Yow…what happened in September!?!? Well, the bulk of that came from my border run to Panama. Yes, that’s another thing one needs to take into consideration…border runs! They can be cheap or they can be expensive. Again, i felt like I hadn’t really done anything fun and I wasn’t paying rent so I splurged. In a big way. The transportation cost was the flight, the lodging was for the hotel and the bulk of misc. stuff came from a TV I bought for $140, a couple of entrance fees to local places, stuff I bought at WalMart and a birthday present for someone back home. Oh, and the Panama expenses aren’t done yet! More in October! As you can see, the costs do vary wildly so it’s really hard to predict how much you will be spending while living abroad. Now, for this current month…I’ve done pretty well!
October (up until the 22nd)-San Antonio de Turrialba. House sit (no rent paid) 2 bedroom furnished on acre+ of land with fruit trees, fish ponds, view of volcano.
- Rent: 0
- Transportation (with tip): 84
- Food: 136
- Utilities: 84
- Clothing: 175
- Lodging: 0
- Misc: 27
- TOTAL FOR THE MONTH: $506
Yeah, I didn’t really NEED those clothes but I got them anyway in Panama. I’ve already paid the utilities. Transportation was for getting to the airport, taxis and a tour guide. Misc. was for a haircut ($10) and the Panama Canal entrance fee. I have one more trip to the store this month, another $4 for the fruit guy this week and that should pretty much cover it, so the real total will probably be about $565 or so.
<Updated on 12/30/13 are Nov. and Dec. expenses:>
Total for November: $172.42 (nice!! $70 was for food)
Total for December: $460.65 ($312 of that was a flight to Panama; sold my bike for $50; $135 for food; didn’t have to pay electric bill this month)
So there it is. That averages about $840/mo. However that is also skewed if you have to pay rent. It would come out to more like $1200 if you were paying $400/mo. for rent for the past three months. I could live a little leaner if I needed to. I certainly won’t be buying any more clothes. I’ve started making my own items instead of buying them and I’ve cut back on the things I have to PAY to go do for fun. I also intend on selling the bike and the TV before I leave, so I’ll recoup almost $180 from that. Food isn’t exactly cheap here either. Panama had much better prices. CR is the ‘California of Central America’ as they say, so expect to pay more for things you’re used to getting at home cheaply. Namely CHEESE. Yeah, I can’t let that one go…I’ve mentioned it, what, 4 times at least on this site? Personal hygiene items cost a bit more than they did in the U.S. I almost keeled over when I saw the Almay makeup that I use (makeup is really difficult to come by for brand names also) selling for $20!?!?! This is a drugstore brand, folks. I paid at the MOST $8 or $9 at the grocery store in the U.S. or even less on Amazon. Even saw some powder I use and that was also $20 ($6 in the states). I have never seen Olay in any of the stores around town but I did see it at the Walmart in Cartago and the price was almost double from what I’m used to seeing. I brought as much of that stuff with me since I knew it’d be hard to come by and expensive, so ladies…don’t skip that if you really need it!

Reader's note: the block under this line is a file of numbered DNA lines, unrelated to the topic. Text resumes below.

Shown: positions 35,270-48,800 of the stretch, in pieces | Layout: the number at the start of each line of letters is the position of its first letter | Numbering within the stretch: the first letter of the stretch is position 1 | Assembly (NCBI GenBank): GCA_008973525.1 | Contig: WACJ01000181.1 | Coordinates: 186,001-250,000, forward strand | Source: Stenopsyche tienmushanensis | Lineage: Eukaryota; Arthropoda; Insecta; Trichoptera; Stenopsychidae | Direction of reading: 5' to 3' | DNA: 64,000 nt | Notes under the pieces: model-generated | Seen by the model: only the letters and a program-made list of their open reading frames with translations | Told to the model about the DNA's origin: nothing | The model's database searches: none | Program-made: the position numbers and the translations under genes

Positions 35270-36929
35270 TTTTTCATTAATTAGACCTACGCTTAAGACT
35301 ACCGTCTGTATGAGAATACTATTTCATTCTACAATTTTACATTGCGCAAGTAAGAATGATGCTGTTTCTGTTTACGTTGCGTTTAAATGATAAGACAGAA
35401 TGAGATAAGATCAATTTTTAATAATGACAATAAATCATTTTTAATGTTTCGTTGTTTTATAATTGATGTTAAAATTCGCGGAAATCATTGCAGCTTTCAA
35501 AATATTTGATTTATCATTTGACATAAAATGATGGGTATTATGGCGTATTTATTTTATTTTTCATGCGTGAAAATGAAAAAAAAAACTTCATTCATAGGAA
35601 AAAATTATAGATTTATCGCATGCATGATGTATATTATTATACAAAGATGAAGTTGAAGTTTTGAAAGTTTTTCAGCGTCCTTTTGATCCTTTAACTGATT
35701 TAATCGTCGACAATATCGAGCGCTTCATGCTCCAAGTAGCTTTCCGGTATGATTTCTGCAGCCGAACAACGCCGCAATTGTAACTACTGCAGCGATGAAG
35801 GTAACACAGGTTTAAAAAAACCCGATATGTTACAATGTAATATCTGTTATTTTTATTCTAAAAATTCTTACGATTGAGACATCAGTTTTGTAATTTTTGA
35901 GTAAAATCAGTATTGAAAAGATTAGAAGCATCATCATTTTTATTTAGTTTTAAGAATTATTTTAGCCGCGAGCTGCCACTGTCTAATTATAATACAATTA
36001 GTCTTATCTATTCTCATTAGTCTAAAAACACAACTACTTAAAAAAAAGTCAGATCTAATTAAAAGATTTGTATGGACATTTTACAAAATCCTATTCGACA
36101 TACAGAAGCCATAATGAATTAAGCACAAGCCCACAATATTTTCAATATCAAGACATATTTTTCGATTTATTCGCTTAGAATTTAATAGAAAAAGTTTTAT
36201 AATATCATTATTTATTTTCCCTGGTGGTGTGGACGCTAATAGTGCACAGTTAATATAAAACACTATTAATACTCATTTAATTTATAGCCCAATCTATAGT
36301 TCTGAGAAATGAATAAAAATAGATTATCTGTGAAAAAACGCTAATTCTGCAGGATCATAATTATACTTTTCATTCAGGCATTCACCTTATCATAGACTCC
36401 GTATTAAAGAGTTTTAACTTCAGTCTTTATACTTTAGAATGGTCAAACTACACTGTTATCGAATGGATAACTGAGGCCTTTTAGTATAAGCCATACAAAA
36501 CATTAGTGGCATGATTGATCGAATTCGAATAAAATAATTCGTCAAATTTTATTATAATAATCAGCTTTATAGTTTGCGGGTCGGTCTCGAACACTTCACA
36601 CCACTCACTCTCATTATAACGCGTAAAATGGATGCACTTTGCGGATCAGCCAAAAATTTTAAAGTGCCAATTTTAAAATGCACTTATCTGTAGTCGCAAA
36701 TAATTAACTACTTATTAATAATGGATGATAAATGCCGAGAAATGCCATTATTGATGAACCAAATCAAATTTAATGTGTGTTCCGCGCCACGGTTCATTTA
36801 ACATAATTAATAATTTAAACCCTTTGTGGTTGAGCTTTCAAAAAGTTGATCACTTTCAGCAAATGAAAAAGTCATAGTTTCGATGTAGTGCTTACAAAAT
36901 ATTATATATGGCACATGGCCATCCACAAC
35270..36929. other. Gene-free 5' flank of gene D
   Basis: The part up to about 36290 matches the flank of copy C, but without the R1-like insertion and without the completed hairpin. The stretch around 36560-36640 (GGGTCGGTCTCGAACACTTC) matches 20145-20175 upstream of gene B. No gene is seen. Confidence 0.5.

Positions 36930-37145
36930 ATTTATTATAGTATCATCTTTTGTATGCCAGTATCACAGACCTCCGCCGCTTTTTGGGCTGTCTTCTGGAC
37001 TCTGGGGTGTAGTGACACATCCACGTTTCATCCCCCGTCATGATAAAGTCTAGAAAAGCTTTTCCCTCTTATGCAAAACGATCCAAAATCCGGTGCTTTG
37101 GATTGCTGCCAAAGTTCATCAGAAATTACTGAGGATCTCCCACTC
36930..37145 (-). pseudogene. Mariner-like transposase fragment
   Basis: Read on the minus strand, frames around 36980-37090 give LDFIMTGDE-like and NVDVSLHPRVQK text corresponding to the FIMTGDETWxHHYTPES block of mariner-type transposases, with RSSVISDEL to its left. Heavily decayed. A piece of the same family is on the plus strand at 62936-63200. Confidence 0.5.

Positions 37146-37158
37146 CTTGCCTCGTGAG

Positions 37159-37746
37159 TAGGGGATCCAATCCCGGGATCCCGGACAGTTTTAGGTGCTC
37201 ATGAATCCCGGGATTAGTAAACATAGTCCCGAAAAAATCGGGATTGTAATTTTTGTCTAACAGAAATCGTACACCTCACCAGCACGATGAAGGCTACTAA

My side businesses over the internet help pay the expenses and I’m proud to say that I haven’t touched my REAL savings account since I moved down here (7 months now). I did have a couple of other accounts to draw from aside from savings but those haven’t really depleted much at all either. I could find some work here (under the table) if I really needed to by designing websites or doing computer work. But for those of you who move to another country without an actual work permit from a company there, don’t expect to find much. And you’d also be working illegally. You never know if that immigration guy is going to come into the restaurant you’re waiting tables for. Some people find jobs teaching English or babysitting or gardening. But locals have a hard enough time finding work. Oh, and don’t expect to get paid ‘what you’re worth’ either. A design job in the states could run $85/hr but here you’d be lucky to get $20. I believe minimum wage for non-skilled workers is about $3/hr here. I made more at my old job in 2 1/2 months than most people make here all year. Pretty depressing. So please think about the job you might be taking from a local who really needs it and have a way of supporting yourself without relying on the local economy.
A final word on border runs too. CR is starting to crack down on the 90 day visa for ‘repeat offenders’ who are not locals. Recently they passed a law that if you don’t have your cedula (proof that you are or are becoming a citizen) you can’t renew your driver’s license. Ok that’s fine if you don’t have a car. But what happens if you rent a place for a few months and have to do a border run in between that time and the immigration officer only gives you a few weeks instead of a few months? Back to the border you go (airport tax fee, transportation, food and lodging costs) only to hope they let you in for the maximum time again! They don’t really want you here unless you’ve invested in a business or land and are in some way supporting the economy. They also don’t want you taking a job from a local. So come prepared with some documentation as to WHY you’re here just in case you need to show it (and it better be good!).
I’d be remiss if I failed to mention the ‘onward ticket’ thing. You must show proof that you are leaving the country either to your airline and/or immigration. Otherwise you could run the risk of not being let in unless you mosey on over to that full priced ticket counter and make a fast purchase. Some airlines don’t care but a lot do (they don’t want to have to pay to send you back to your country) and I have been asked a couple of times by immigration to show that ticket.
Please feel free to post any comments or questions, as I feel I’m fairly qualified to answer them after living here for a while now!
End of Year Update:
I figure the first three months I lived here (that I didn’t record) ran me at least $2100 which included a flight back to the states and then I came back to CR. So I’ll estimate that for the past 9 months I have spent a little over $6000. That didn’t include the health insurance I paid before I left so I could be covered for 6 or 7 months which was about $450.
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Excellent report! You could turn all of this valuable information into a book that would help lots of people.